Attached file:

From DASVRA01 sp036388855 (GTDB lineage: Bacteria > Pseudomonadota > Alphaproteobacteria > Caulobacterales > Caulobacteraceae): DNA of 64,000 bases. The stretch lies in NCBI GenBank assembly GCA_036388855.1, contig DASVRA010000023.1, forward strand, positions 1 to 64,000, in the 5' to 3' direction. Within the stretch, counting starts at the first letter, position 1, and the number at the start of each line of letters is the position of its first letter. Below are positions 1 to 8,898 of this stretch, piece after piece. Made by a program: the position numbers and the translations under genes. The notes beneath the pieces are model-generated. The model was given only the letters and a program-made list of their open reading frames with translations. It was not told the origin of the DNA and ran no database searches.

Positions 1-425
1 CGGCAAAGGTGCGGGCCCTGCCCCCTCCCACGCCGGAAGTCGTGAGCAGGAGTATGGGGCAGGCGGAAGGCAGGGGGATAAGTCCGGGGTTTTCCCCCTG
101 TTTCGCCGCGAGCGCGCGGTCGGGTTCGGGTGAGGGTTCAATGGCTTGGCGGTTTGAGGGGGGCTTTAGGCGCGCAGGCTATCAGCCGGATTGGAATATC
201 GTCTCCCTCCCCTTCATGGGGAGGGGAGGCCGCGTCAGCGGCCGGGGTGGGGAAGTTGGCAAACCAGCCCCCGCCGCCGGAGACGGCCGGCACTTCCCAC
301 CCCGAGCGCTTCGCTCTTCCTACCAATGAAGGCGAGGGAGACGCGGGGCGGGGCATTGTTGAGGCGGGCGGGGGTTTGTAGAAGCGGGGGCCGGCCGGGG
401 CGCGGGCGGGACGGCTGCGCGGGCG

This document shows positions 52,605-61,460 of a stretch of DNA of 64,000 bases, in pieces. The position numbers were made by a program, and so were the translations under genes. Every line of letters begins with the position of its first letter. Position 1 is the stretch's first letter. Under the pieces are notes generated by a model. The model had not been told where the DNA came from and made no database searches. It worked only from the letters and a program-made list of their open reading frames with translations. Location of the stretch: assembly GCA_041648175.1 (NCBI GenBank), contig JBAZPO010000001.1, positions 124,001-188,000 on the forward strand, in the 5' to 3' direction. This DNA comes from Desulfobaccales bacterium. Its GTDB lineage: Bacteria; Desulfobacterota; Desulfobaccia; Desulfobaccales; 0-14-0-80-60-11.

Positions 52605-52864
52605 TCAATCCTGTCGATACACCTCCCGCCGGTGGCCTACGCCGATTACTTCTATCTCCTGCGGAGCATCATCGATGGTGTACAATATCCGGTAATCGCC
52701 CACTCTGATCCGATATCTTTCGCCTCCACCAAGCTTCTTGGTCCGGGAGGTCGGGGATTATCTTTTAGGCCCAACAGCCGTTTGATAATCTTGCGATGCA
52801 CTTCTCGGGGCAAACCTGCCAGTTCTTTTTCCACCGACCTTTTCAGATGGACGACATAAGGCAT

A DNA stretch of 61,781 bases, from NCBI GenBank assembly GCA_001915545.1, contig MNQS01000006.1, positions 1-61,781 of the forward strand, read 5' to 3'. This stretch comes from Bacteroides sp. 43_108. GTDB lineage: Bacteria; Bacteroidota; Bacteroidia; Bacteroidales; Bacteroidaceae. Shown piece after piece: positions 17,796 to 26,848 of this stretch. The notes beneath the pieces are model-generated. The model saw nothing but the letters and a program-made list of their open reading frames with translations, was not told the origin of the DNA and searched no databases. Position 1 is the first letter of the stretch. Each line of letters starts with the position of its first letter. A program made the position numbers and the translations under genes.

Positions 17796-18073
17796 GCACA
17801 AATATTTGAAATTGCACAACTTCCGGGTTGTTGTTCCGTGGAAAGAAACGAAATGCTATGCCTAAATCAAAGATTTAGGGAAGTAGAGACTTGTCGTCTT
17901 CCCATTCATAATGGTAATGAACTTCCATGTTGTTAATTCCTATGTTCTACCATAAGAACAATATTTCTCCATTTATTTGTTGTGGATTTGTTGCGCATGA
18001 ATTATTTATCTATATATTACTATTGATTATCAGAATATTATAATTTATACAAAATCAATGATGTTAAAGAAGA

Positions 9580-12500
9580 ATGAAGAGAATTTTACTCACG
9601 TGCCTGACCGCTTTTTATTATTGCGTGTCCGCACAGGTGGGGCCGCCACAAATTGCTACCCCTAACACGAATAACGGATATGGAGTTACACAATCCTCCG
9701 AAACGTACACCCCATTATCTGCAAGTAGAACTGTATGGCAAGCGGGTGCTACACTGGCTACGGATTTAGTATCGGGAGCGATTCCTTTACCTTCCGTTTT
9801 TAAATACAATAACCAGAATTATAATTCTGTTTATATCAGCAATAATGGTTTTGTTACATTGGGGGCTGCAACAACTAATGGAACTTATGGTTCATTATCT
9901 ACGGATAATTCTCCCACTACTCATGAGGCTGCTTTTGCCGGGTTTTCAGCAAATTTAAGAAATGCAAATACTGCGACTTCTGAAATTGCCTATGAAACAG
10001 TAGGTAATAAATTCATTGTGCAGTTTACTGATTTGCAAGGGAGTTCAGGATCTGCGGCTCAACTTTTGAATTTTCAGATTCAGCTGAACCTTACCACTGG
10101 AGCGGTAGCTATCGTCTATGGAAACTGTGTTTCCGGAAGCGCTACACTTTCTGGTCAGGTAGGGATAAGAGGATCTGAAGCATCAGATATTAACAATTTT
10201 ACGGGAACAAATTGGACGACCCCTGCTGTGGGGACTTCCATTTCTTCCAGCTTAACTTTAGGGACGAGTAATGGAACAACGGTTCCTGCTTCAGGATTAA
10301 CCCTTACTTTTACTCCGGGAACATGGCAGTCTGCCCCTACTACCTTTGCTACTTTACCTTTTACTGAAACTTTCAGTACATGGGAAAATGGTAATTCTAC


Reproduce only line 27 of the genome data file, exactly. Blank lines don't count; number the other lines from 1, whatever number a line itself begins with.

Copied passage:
10201 ACGGGAACAAATTGGACGACCCCTGCTGTGGGGACTTCCATTTCTTCCAGCTTAACTTTAGGGACGAGTAATGGAACAACGGTTCCTGCTTCAGGATTAA